Expect vs Should syntax #83

maurogeorge opened this Issue Aug 7, 2013 · 11 comments


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In the following text Myron says to use this on new projects.

You guys think this is a good section to better specs? I personaly have use this on new projects with configuration to use only new syntax.

gabetax commented Aug 8, 2013


expect syntax is mature. Given that should is deprecated in 3, and removed from 4, I would recommend switching all the documentation to use expect by default, and then adding an "expect vs should" section. It's a waste for brand new rspec users to learn a syntax that's going away when the new syntax is available today.



jguice commented Oct 1, 2013

If expect is to be used instead of should, can the other examples be updated to reflect that? :)

e.g. the "Use contexts" guideline...


@jguice all examples are now using the expect syntax.

The context guideline, and all one-liner syntax(with implicit subject) still use the should syntax. More info about it here on a answer of Stack Overflow by Myron

jguice commented Oct 2, 2013

Ah! I think what is confusing in the contexts example is that, when going from BAD to GOOD, not only is the context added but the "it" is changed to a one-liner which also makes the "expect" become a "should". It seems like the only changes from a BAD example to a GOOD example should be directly related to the particular guideline being illustrated for maximum clarity ;)

Also adding a note to the Expect vs. Should guideline about the one-line format still (acceptably) using should might be helpful.

I found a minor typo on Expect vs. Should too: "Configure the Rspec to only accept the new syntax on new projects, to avoid have the 2 syntax all over the place." (the "have" should be a "having").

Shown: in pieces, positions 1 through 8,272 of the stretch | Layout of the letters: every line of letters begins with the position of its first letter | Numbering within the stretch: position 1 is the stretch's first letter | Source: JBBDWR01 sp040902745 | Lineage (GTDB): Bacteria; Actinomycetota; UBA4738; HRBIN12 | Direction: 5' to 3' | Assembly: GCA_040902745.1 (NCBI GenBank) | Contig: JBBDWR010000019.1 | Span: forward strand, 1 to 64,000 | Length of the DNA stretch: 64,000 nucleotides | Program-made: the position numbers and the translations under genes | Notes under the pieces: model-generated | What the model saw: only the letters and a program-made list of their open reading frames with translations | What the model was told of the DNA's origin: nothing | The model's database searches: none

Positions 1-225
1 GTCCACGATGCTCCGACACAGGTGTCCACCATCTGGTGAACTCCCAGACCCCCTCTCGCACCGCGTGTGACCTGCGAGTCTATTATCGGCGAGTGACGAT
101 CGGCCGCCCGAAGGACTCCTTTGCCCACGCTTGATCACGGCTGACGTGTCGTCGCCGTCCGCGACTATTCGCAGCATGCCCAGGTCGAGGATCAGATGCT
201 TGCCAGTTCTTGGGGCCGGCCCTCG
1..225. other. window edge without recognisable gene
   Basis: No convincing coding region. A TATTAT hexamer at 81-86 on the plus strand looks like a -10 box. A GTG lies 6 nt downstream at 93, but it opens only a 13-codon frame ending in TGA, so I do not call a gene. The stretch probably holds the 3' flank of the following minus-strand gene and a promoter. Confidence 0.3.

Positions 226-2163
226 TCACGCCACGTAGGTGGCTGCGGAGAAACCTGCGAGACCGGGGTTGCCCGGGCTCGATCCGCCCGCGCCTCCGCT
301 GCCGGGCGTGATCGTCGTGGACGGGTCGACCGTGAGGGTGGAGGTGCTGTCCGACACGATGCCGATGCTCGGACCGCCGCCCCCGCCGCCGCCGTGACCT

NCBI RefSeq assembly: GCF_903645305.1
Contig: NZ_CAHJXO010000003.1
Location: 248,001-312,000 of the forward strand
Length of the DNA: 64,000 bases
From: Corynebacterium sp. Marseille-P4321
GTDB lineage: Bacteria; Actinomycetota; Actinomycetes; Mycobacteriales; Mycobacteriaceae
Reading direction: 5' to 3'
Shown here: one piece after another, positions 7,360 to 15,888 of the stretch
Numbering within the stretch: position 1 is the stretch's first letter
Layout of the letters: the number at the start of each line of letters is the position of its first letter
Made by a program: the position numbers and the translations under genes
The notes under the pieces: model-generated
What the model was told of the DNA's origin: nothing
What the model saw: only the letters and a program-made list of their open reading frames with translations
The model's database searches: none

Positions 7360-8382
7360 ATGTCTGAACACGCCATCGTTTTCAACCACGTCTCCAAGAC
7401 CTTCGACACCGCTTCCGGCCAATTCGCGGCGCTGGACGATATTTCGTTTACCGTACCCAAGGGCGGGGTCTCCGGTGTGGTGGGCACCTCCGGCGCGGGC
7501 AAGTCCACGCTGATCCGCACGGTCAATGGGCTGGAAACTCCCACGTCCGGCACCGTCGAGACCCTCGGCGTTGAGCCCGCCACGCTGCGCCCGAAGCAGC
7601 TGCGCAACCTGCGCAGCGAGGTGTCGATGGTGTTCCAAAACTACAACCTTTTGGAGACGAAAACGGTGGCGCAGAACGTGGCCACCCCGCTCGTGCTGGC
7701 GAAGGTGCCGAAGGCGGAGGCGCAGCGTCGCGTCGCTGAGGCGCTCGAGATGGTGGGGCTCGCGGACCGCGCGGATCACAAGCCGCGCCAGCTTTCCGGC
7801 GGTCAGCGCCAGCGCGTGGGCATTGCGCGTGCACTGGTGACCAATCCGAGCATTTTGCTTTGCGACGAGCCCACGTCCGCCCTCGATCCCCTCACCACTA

Let me know if I should create a pull request or new issue for these :)


@jguice I like the idea of have a note on Expect vs. Should section. Something like:

In one line expects or with implicit subject we still use the should syntax, since is no change here on new syntax

And add the link to Myron answer on Stack Overflow.


If you find the time guys, would be perfect to add this little note.


By the way, for people who are willing to maintain existing should syntax specs, I'd like to recommend converting them to expect syntax by using Transpec.


Done in here #91



s/since is no change/since there is no change/

mltsy commented Nov 16, 2015

I agree that expect is the correct syntax to use for block expectations, but for one-liners, it's actually still perfectly okay to use should, as it's a method from a different class entirely (it's not the same should) and it sounds and looks much better than it { is_expected.to ... }. The only reason the other should was removed was because it required monkey-patching Object. That is not the case with this should, and it has not been removed as of RSpec 3.4, and doesn't look like it will be.

I think both syntaxes for one-liners should be on the "GOOD" list.

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